Encyclopedia of Diasporas

2005 Edition
| Editors: Melvin Ember, Carol R. Ember, Ian Skoggard

Koreans in Kazakhstan, Uzbekistan, and Russia

  • German Nïkolaevich Kim
Reference work entry
DOI: https://doi.org/10.1007/978-0-387-29904-4_100

Alternative Names

There are roughly 500,000 Koreans living in the former Soviet Union, about two-thirds of them in Kazakhstan and Uzbekistan, and the remaining one-third mostly in Russia. In the past, both in the academic literature and the vernacular, the term “Soviet Koreans” was used to refer to all Koreans living in the USSR, but the Koreans referred to themselves as either Koryo saram or Choson saram1 interchangeably. Nowadays the term Koryo saram is preferred. Recently in South Korean scientific literature, mass media, and everyday speech two variants of the name, Koryoin and Koryo saram, have become most commonly used in regard to post-Soviet Koreans.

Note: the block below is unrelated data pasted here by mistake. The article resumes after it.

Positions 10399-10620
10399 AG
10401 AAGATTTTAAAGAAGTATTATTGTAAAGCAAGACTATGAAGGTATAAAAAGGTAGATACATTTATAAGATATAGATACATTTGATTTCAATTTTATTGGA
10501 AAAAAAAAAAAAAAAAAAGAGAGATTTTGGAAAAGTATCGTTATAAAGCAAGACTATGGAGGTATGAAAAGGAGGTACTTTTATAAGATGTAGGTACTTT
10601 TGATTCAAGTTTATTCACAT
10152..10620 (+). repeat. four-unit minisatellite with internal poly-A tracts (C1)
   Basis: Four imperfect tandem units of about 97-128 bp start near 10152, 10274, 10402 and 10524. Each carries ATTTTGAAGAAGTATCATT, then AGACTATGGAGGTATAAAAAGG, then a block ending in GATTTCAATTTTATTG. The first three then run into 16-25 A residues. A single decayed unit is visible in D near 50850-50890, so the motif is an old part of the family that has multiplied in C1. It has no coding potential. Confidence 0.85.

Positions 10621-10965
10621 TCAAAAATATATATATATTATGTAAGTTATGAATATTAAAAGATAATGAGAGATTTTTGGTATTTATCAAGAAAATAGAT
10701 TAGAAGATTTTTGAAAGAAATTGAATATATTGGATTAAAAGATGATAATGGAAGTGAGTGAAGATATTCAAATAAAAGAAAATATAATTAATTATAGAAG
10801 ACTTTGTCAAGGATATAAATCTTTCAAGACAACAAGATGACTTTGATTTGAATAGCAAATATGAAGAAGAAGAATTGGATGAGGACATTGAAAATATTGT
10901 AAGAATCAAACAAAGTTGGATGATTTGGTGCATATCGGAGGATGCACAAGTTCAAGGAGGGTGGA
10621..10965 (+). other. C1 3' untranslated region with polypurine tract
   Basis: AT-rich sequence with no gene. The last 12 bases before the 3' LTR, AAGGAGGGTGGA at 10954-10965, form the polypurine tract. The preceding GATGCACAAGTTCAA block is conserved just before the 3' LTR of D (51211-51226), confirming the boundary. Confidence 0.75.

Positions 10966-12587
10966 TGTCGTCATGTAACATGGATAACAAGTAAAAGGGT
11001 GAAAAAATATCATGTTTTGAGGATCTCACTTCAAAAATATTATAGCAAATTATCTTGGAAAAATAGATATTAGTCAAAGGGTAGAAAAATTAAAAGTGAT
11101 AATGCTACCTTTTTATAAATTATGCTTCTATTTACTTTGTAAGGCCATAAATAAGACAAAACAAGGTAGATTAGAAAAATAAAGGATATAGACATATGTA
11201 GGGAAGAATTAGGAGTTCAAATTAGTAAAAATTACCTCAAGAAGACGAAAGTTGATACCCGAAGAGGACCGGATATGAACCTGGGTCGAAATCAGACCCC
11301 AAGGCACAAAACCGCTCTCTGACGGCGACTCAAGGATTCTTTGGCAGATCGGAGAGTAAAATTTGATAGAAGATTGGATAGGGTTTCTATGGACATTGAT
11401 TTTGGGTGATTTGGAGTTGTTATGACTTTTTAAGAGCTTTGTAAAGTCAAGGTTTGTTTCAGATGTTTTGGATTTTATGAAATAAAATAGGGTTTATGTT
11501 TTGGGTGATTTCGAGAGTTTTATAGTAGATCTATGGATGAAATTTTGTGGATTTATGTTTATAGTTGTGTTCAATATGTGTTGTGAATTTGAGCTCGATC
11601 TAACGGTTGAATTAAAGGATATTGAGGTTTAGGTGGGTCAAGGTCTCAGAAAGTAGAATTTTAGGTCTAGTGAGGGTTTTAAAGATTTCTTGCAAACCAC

In the Russian language Koreans are referred to as Koreyets, and specification by adjectives usually is given; for example, Soviet Korean, South Korean, North Korean, and so on. As to pejorative names, in Russian they typically apply to all Asian peoples rather than to Koreans in particular. The most common are such pejorative...

Keywords

Ethnic Identity Korean Peninsula Korean Woman Card Game Soviet Period 
These keywords were added by machine and not by the authors. This process is experimental and the keywords may be updated as the learning algorithm improves.
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Copyright information

© Springer Science+Business Media, Inc. 2005

Authors and Affiliations

  • German Nïkolaevich Kim

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